Diversity means different things to different boards: if yours is mainly white, male and middle-aged this means promoting women, ethnic minorities and youth for balance. Is this representative diversity or simply cosmetic tokenism? What is needed on most boards is diversity of opinion or viewpoint, encouraging mental as well as physical difference. But is this always really welcome?
Do some boards feel a gulf exists between management and workers so that this can’t work. In Germany and Sweden there are examples of worker representatives on boards, but this is not always encouraged in the UK or US. Is the boardroom off limits to ‘other ranks’, do the directors consider themselves an ‘officer class’ – the only ones capable of managing the business? Do some boards shun those with a different educational background as NQW3 – ‘Not-Quite-Who-We-Want’.
Diversity of perspective is vital to ensure that boards deliver optimal judgement calls on future outcomes, whether involving strategy or risk. One style of board or meeting format can lead to a common mindset prone to a narrow perspective. Most would deny succumbing to ‘groupthink’, but there will be either a tendency towards optimism bias or risk aversion at the very least. Diversity of opinion should provide an opportunity to challenge or question before moving hastily to agreement.
Alfred P Sloan Jr, the General Motors veteran, when informed that his management committee were all in complete agreement on a decision, proposed further discussion on the matter until the next meeting. This was to provide time for members to develop disagreement and more understanding of what the decision was about. Board consensus reached too easily suggests that decision impact has not been fully appreciated. ‘If you don’t see the risk then you haven’t looked hard enough’.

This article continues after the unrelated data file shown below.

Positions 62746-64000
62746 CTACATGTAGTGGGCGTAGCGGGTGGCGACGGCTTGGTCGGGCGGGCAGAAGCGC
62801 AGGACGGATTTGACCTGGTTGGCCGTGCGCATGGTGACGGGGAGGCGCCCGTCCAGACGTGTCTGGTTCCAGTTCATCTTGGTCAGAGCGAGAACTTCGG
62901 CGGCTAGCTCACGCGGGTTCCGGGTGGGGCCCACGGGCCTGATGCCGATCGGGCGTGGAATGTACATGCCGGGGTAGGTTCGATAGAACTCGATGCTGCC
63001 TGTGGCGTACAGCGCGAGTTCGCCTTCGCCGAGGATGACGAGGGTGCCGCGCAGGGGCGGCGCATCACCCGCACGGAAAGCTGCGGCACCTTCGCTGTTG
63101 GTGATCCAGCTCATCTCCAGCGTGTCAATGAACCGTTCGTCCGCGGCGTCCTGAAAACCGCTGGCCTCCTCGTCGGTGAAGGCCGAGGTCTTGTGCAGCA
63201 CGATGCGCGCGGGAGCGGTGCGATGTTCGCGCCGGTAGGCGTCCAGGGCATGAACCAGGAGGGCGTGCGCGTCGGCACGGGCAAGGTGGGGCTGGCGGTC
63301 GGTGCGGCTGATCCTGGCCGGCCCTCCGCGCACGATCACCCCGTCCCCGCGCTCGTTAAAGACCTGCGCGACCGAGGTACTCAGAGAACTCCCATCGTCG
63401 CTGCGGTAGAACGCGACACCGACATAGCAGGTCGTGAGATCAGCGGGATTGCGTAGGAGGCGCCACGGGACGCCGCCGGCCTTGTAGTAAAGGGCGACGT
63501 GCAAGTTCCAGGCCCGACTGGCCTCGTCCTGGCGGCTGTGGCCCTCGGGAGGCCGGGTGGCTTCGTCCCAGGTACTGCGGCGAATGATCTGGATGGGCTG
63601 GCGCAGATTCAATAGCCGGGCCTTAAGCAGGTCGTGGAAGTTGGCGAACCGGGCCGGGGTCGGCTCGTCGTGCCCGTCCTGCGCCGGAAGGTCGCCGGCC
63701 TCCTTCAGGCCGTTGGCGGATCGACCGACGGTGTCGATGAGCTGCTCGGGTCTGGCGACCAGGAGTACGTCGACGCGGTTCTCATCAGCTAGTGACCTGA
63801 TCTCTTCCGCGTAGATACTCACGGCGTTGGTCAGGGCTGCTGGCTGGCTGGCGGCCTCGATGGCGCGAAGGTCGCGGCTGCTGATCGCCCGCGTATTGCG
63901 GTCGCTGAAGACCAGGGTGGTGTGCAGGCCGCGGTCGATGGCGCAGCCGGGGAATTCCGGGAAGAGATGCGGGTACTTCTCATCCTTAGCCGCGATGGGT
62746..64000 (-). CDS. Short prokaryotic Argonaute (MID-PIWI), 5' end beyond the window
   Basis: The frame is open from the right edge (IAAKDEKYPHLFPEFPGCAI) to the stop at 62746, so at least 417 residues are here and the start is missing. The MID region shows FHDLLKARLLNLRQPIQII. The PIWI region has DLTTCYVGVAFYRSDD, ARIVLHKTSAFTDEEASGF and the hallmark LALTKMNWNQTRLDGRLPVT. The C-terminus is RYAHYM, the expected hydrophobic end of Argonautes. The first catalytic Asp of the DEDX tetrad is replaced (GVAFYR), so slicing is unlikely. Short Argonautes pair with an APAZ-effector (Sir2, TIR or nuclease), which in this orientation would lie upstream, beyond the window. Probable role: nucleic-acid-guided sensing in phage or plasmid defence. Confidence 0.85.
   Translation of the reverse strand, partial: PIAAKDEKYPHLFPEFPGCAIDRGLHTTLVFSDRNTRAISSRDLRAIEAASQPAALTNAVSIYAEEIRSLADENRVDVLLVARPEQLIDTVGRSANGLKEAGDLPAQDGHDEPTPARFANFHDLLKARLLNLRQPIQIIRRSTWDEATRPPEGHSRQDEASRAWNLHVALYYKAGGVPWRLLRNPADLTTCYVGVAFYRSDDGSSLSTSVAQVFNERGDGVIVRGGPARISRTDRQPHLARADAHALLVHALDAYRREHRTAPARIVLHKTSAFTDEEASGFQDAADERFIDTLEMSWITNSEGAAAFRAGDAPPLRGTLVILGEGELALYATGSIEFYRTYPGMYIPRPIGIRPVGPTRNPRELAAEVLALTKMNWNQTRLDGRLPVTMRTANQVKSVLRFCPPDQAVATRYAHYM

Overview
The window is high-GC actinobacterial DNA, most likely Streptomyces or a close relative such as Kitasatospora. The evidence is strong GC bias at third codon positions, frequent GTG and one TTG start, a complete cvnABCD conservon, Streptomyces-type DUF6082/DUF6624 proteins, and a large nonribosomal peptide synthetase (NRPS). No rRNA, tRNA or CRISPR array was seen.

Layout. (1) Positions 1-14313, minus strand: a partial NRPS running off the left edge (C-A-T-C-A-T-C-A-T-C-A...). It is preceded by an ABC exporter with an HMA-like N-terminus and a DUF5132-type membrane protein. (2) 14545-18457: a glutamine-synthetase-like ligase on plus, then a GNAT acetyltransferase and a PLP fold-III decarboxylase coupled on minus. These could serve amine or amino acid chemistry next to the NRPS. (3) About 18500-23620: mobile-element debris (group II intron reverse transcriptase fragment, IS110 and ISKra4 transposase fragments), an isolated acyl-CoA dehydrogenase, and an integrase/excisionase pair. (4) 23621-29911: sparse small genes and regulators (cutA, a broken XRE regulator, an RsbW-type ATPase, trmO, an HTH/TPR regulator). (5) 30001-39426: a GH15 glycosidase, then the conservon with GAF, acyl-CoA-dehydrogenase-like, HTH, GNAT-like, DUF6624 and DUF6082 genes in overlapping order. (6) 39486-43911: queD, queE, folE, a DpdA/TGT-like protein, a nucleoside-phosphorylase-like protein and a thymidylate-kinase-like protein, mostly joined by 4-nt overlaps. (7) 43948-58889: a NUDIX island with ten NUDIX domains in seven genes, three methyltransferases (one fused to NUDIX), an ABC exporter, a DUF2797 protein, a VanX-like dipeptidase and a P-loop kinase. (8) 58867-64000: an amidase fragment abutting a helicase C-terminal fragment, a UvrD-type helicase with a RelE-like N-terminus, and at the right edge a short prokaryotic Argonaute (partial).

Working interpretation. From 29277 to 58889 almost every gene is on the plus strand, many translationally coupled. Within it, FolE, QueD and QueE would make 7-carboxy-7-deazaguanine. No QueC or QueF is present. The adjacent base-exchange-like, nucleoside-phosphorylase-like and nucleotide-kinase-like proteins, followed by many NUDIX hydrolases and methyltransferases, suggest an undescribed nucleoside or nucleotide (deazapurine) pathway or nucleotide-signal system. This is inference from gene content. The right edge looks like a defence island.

It can be argued that the non-execs on the board provide balance, but this only works if the executive members listen to them and heed their warnings. Too many NEDs claim to suffer the ‘Cassandra complex’ in that their sage counsel is ignored for having insufficient understanding of the day-to-day business. However, a good NED will often see risk to which the executive members are blind, and should offer challenge or contrarian views to neutralise or offset implicit cognitive bias.
The purpose of board-meeting, as seen through the eyes of the Chair, CEO or Company Secretary has a bearing on how it embraces diversity. If its purpose is simply to end the day with a positive press release or investor briefing, it is unlikely to welcome debate, especially on uncertainties such as future outcomes. An atmosphere of congeniality and consensus-seeking won’t welcome disruptor views that could waste valuable time if the sole aim is to create certainty for the press or investors.
Diversity is much in demand but like sustainability it is an ambiguous concept. Diversity of viewpoint will discourage cognitive bias like ‘groupthink’, optimism bias and risk aversion. A diverse board will be more risk aware and ultimately risk literate to the extent that will formulate strategy based on foresight rather than wishful thinking. Diverse mindsets are what is needed, but how receptive is your current board to encouraging this in practice?